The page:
PaganSquare


PaganSquare is a community blog space where Pagans can discuss topics relevant to the life and spiritual practice of all Pagans.

  • Home
    Home This is where you can find all the blog posts throughout the site.
  • Tags
    Tags Displays a list of tags that have been used in the blog.
  • Bloggers
    Bloggers Search for your favorite blogger from this site.
  • Login
    Login Login form
Subscribe to this list via RSS Blog posts tagged in home protection
Put a Wreath On It: Creating Your Magical Home

Adorning Every Door

As we witches know, a wreath on the front dooir is much more than decorative.  A wreath can be for protection, as a talisman, a symbol of the home you are about to enter and for any reason you might devise. A wreath on your door sets the stage for magic throughout your home. Even if you (like me!)  are not a crafty witch, try these easy ideas for your magical home or as gifts for your pagan pals. 

...
Last modified on
Taking Possession: Home-Buying and Moving-In Traditions

The Jesse Pickens Pugh House via Wikimedia Commons

My husband and I recently bought a home in the Blue Ridge mountains – a dream we’ve held since we married eight years ago. It’s an old house with history, an acre and a half of land, and beautiful views of the mountains. I fell in love with the house and surrounding land almost immediately. As we look forward to moving in, I’ve been thinking about traditions to perform as we get established there – traditions that will familiarize and unite us with the spirit(s) of the house and ensure a long-lasting, productive relationship for years to come.

...
Last modified on

Posted by on in Studies Blogs
Protecting the Threshold

Just as a field has a fence or hedge, and every forest an edge, so does every household have a boundary, a liminal space in which, for perhaps no more than a split second, one is neither in nor out. One is in between.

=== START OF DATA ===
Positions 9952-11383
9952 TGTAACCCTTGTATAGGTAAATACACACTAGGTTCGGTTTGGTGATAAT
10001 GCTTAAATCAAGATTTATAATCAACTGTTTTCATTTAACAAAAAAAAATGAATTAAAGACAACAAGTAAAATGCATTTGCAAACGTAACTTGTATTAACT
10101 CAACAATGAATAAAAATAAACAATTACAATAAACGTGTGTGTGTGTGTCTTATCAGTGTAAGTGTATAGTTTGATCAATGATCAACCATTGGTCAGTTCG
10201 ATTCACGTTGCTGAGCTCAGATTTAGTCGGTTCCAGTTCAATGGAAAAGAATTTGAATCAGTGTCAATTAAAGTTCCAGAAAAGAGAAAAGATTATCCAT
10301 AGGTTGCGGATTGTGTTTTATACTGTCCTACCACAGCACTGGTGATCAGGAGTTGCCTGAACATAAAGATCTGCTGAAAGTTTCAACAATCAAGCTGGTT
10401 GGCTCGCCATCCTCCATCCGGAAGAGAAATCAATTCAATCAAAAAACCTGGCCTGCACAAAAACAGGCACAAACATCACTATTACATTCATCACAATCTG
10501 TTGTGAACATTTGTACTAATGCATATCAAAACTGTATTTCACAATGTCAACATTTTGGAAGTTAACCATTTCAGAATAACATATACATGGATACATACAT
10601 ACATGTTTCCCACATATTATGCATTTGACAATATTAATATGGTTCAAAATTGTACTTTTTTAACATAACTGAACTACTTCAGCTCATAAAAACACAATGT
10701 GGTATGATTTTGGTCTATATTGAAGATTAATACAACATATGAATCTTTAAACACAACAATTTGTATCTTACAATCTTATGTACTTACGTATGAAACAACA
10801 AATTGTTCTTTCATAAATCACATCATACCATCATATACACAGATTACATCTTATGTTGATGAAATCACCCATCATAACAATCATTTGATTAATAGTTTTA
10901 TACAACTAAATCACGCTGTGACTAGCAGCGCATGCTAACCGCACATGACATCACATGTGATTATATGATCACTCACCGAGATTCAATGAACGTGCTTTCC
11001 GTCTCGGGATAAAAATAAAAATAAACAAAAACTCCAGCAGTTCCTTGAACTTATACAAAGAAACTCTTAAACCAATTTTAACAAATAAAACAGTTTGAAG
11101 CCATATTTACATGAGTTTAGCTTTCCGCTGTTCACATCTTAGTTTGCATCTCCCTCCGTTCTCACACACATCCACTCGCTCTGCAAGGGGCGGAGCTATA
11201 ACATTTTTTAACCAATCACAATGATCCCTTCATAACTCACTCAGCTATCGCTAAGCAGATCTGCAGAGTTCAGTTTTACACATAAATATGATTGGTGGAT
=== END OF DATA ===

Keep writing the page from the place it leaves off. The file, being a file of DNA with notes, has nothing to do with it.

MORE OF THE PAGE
Power lies in these in-between, or liminal, spaces – power that can be benign or malign. Scholar Claude Lecouteux describes the house as a "protective cocoon, one that is sacred and magical" (48). As ancient homes tended to be passed down from generation to generation, it was common for a man (as women often joined the homes of their spouses when they married) to be born in the house in which they lived and to die there. This means that inherited homes were also the places in which one's parents, grandparents, and so on had been born, lived, and died.

...
Last modified on
Recent Comments - Show all comments
  • J'Karrah
    J'Karrah says #
    We have two Foo lions who guard our front door (male and female) and an iron dragon who watches the back. We also painted protect
  • The Cunning Wīfe
    The Cunning Wīfe says #
    Very nice! I also have a bindrune written beneath our threshold that I created for protection. Love your guardian figures as well.
  • Tasha Halpert
    Tasha Halpert says #
    Informative and interesting, Thanks!
  • Anthony Gresham
    Anthony Gresham says #
    My parents kept a wreath on the door most of the year. Theirs was just decoration I'm sure but the habit probably grew out of ear
  • The Cunning Wīfe